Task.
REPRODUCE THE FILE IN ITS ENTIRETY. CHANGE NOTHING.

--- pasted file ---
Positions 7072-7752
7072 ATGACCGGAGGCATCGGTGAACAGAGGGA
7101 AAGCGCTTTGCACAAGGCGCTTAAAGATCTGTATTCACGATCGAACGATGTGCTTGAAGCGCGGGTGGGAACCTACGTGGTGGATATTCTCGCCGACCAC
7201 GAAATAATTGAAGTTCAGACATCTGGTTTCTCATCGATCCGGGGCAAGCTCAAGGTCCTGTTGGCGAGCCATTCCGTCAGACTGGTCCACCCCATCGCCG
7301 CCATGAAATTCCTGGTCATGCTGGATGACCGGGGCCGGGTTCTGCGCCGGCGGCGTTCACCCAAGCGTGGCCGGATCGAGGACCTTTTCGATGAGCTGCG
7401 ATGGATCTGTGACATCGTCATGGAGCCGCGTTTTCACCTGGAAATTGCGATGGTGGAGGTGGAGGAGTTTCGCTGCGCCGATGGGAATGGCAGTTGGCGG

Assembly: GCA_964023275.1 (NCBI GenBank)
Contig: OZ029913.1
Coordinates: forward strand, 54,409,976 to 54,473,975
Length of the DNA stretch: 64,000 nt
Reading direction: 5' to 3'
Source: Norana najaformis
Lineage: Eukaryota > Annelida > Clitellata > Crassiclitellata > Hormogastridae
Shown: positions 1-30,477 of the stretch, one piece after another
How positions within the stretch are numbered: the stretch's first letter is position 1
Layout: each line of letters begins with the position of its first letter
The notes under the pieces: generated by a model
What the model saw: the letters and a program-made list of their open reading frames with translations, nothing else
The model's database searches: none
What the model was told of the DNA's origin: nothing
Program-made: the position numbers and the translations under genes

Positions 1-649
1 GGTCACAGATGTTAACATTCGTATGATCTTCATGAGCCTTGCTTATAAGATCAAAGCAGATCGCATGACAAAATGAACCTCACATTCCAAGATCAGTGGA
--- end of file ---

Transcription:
Positions 7072-7752
7072 ATGACCGGAGGCATCGGTGAACAGAGGGA
7101 AAGCGCTTTGCACAAGGCGCTTAAAGATCTGTATTCACGATCGAACGATGTGCTTGAAGCGCGGGTGGGAACCTACGTGGTGGATATTCTCGCCGACCAC
7201 GAAATAATTGAAGTTCAGACATCTGGTTTCTCATCGATCCGGGGCAAGCTCAAGGTCCTGTTGGCGAGCCATTCCGTCAGACTGGTCCACCCCATCGCCG
7301 CCATGAAATTCCTGGTCATGCTGGATGACCGGGGCCGGGTTCTGCGCCGGCGGCGTTCACCCAAGCGTGGCCGGATCGAGGACCTTTTCGATGAGCTGCG
7401 ATGGATCTGTGACATCGTCATGGAGCCGCGTTTTCACCTGGAAATTGCGATGGTGGAGGTGGAGGAGTTTCGCTGCGCCGATGGGAATGGCAGTTGGCGG

Assembly: GCA_964023275.1 (NCBI GenBank)
Contig: OZ029913.1
Coordinates: forward strand, 54,409,976 to 54,473,975
Length of the DNA stretch: 64,000 nt
Reading direction: 5' to 3'
Source: Norana najaformis
Lineage: Eukaryota > Annelida > Clitellata > Crassiclitellata > Hormogastridae
Shown: positions 1-30,477 of the stretch, one piece after another
How positions within the stretch are numbered: the stretch's first letter is position 1
Layout: each line of letters begins with the position of its first letter
The notes under the pieces: generated by a model
What the model saw: the letters and a program-made list of their open reading frames with translations, nothing else
The model's database searches: none
What the model was told of the DNA's origin: nothing
Program-made: the position numbers and the translations under genes

Positions 1-649
1 GGTCACAGATGTTAACATTCGTATGATCTTCATGAGCCTTGCTTATAAGATCAAAGCAGATCGCATGACAAAATGAACCTCACATTCCAAGATCAGTGGA